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History as Re-EnactmentR. G. Collingwood's Idea of History$
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William H. Dray

Print publication date: 1999

Print ISBN-13: 9780198238812

Published to Oxford Scholarship Online: October 2011

DOI: 10.1093/acprof:oso/9780198238812.001.0001

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The Physical and the Social

The Physical and the Social

Chapter:
5 The Physical and the Social
Source:
History as Re-Enactment
Author(s):

Dray William H.

Publisher:
Oxford University Press
DOI:10.1093/acprof:oso/9780198238812.003.0005

R. G. Collingwood has also been accused, because of the way he emphasises the historian's concern with past ‘thought’, of ignoring the considerable role played by physical conditions in history, and of remaining strangely silent about how large-scale social processes are to be understood. This chapter looks at the kinds of difficulties which are often thought to be raised by Collingwood's allegedly ignoring the role played by ‘objective conditions’ in history. These objective conditions refer to the natural environment in which people lived and acted, and the social groups to which they belonged, or which were in some way relevant to their lives. This chapter examines what Collingwood says about the place of physical conditions in history as well as his view of the role of social conditions, events, and structures.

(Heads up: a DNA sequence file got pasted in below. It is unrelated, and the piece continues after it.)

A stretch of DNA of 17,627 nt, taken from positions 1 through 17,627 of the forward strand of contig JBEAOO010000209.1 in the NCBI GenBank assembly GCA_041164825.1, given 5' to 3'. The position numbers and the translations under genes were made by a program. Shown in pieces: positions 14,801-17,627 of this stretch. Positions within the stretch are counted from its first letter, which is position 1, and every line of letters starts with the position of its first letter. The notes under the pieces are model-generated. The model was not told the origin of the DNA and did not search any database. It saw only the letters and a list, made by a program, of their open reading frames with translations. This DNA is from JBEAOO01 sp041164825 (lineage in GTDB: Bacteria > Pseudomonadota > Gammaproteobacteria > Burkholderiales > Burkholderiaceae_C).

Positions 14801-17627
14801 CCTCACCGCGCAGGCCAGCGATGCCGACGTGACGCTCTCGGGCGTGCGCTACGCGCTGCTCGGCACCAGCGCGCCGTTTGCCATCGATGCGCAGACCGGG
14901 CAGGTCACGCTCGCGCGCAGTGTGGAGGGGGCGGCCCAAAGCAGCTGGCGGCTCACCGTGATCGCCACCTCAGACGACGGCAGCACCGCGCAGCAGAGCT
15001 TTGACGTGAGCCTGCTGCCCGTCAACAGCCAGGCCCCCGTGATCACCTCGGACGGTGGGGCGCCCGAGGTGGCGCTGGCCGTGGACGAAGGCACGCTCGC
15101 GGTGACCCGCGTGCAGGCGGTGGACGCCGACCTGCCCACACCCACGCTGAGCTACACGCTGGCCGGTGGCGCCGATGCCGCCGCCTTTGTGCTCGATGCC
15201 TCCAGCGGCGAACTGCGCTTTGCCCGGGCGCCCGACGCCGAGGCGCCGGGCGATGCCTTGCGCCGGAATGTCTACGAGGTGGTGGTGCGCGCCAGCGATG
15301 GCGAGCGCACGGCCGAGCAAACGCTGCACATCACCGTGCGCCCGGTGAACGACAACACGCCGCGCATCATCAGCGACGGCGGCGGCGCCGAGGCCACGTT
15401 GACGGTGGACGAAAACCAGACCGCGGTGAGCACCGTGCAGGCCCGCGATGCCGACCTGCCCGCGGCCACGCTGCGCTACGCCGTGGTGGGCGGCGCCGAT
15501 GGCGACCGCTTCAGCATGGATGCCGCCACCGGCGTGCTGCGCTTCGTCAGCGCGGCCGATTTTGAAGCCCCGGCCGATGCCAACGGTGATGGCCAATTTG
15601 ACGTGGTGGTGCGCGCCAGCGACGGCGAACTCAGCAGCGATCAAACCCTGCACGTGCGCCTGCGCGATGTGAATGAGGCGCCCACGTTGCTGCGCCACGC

Keywords:   history, R. G. Collingwood, re-enactment, physical conditions, social conditions, objective conditions, social reductionism, social events, individualism

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